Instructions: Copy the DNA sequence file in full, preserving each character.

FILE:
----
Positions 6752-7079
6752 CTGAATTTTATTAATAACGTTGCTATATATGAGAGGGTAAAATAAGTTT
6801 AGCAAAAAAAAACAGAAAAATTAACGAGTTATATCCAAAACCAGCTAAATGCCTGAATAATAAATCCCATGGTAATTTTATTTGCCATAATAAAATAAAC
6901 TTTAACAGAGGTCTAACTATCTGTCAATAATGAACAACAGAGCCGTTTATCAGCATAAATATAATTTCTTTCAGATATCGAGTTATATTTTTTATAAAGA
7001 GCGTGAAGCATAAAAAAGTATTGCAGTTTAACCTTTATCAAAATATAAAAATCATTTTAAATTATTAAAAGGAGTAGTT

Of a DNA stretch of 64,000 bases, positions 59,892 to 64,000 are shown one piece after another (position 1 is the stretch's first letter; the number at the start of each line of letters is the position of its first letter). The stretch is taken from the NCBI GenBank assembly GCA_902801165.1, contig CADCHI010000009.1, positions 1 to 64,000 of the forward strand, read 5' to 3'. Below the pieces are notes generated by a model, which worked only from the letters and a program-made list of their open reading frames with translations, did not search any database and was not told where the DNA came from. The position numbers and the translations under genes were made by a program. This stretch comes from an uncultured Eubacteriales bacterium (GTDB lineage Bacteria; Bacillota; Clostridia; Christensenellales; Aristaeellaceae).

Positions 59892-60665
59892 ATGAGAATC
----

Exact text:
Positions 6752-7079
6752 CTGAATTTTATTAATAACGTTGCTATATATGAGAGGGTAAAATAAGTTT
6801 AGCAAAAAAAAACAGAAAAATTAACGAGTTATATCCAAAACCAGCTAAATGCCTGAATAATAAATCCCATGGTAATTTTATTTGCCATAATAAAATAAAC
6901 TTTAACAGAGGTCTAACTATCTGTCAATAATGAACAACAGAGCCGTTTATCAGCATAAATATAATTTCTTTCAGATATCGAGTTATATTTTTTATAAAGA
7001 GCGTGAAGCATAAAAAAGTATTGCAGTTTAACCTTTATCAAAATATAAAAATCATTTTAAATTATTAAAAGGAGTAGTT

Of a DNA stretch of 64,000 bases, positions 59,892 to 64,000 are shown one piece after another (position 1 is the stretch's first letter; the number at the start of each line of letters is the position of its first letter). The stretch is taken from the NCBI GenBank assembly GCA_902801165.1, contig CADCHI010000009.1, positions 1 to 64,000 of the forward strand, read 5' to 3'. Below the pieces are notes generated by a model, which worked only from the letters and a program-made list of their open reading frames with translations, did not search any database and was not told where the DNA came from. The position numbers and the translations under genes were made by a program. This stretch comes from an uncultured Eubacteriales bacterium (GTDB lineage Bacteria; Bacillota; Clostridia; Christensenellales; Aristaeellaceae).

Positions 59892-60665
59892 ATGAGAATC